Wings of Hope Project Adapts the WINGS Intervention for Women Drug Users in Kyrgyzstan

Funded by the Open Society Foundations (2012-2013), the Wings of Hope project will test the feasibility and preliminary effects of the Women Initiating New Goals for Safety (WINGS) intervention, which was designed to increase the identification of intimate partner violence (IPV) and gender-based violence (GBV), and improve outreach to services among women drug users in Kyrgyzstan.

On going research will be facilitated by the Global Health Center of Central Asia (GHRCCA) and two Local NGOS.  Based at Columbia University, GHRCCA integrates a multidisciplinary team of faculty, scientists, researchers, and students committed to advancing solutions to health and social issues in Central Asia and the surrounding region. Intervention research will be mostly conducted by

This study also aims to build the capacity of local NGOs to collect systematic de-identified data on IPV/GBV and use the data to advocate for more effective policies and programs to redress the widespread problem.

Activities will include the adaptation of an IPV/GBV screening, a brief intervention and referral service (WINGS intervention to Wings of Hope) using data collected from focus groups and key informants. Staff from two local NGOs in the capital of Bishkek will be trained to deliver the intervention, and collect systematic data using DatStat Management Systems. The effectiveness of the intervention during this pilot will be evaluated as we examine organizational factors that impede or facilitate the delivery of intervention to inform a future larger scale implementation study.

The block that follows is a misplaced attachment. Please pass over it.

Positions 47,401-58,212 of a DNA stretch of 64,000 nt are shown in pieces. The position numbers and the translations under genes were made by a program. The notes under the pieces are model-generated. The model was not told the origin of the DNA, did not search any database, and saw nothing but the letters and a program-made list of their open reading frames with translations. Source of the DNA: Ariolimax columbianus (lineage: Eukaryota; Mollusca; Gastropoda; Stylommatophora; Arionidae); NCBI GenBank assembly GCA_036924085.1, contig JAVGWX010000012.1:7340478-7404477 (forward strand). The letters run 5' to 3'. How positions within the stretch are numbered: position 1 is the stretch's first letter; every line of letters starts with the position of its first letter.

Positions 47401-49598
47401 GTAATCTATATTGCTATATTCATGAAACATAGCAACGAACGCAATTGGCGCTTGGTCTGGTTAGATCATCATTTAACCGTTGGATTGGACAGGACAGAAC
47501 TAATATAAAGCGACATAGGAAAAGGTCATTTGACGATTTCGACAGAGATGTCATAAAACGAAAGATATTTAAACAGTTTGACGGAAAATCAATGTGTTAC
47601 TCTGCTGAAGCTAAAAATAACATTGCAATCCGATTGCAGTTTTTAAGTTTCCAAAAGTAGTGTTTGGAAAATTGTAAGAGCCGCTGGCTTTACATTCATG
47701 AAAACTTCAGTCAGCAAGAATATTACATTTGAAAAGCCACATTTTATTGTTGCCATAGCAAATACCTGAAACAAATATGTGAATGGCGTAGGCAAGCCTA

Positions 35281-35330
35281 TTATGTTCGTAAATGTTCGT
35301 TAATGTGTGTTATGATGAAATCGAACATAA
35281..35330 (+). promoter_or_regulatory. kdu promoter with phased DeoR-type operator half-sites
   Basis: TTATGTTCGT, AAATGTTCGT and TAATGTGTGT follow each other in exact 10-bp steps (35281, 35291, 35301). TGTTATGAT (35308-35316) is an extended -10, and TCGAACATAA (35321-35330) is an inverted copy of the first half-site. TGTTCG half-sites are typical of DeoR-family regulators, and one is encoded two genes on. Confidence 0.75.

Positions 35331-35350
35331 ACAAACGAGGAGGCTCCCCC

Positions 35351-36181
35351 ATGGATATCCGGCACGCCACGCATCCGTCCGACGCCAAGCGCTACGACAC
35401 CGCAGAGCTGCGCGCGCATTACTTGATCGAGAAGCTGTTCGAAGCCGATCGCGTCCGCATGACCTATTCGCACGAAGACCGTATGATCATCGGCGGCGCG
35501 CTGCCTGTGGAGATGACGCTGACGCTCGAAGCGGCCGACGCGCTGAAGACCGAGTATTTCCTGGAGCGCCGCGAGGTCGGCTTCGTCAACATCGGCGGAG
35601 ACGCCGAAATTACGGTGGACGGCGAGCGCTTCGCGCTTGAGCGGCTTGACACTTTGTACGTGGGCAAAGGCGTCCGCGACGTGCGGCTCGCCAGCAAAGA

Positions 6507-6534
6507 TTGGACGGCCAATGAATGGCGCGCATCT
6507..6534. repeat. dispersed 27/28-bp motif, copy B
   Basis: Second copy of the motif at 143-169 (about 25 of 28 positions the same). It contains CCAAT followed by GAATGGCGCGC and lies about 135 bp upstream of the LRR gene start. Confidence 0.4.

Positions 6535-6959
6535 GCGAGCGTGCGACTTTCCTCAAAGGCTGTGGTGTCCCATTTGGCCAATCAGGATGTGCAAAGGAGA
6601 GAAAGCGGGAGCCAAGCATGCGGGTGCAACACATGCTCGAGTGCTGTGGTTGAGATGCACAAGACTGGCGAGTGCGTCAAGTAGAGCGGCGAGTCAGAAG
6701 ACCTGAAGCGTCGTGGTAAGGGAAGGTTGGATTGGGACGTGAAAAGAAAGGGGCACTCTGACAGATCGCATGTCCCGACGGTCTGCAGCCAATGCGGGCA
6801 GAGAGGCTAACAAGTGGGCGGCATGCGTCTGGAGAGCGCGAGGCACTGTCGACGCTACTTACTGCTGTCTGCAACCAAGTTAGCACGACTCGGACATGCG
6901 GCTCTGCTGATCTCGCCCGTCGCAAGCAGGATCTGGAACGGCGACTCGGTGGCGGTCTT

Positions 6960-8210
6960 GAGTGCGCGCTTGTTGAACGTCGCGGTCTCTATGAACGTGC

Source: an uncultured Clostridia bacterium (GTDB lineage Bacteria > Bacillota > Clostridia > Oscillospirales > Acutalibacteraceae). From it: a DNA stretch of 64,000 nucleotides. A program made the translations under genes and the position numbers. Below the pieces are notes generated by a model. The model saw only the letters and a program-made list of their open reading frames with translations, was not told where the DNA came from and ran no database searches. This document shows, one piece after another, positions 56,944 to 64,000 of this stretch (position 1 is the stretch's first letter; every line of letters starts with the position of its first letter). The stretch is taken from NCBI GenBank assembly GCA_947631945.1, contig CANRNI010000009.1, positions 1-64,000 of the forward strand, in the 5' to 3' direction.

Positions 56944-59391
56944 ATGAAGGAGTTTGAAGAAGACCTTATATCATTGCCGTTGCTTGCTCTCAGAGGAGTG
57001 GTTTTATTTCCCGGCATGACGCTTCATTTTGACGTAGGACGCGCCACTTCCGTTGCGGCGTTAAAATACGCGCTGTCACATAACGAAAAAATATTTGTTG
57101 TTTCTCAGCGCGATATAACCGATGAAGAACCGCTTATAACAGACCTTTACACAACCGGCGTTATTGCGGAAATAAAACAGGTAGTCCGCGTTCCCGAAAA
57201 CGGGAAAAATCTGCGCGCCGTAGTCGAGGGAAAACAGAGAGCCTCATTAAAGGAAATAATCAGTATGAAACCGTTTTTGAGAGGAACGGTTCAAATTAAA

Formative work in Bishkek (Osha and Kara-Suu), Kyrgyzstan captured stories of extreme risk and alienation due to substance dependency, trauma, and resulting shame and secrecy related to gender-based violence. Focus group participants shared common stories of vulnerability both within intimate partnerships and from the authorities that are meant to protect and serve them. A university professor tearfully shared her personal experience as a victim of IPV and the assumed rule of secrecy, “We [in academia] are supposed to be immune to these kinds of problems.” Distrust and fear of reprisal following their abuse often keeps women seeking assistance from other women in the community.

By working directly with the community’s key stakeholders, GHRCCA has been able to simultaneously advocate for screening of gender-based violence within a new protocol being initiated in prenatal care settings, using a multidisciplinary team to serve women of child bearing age involved with substances.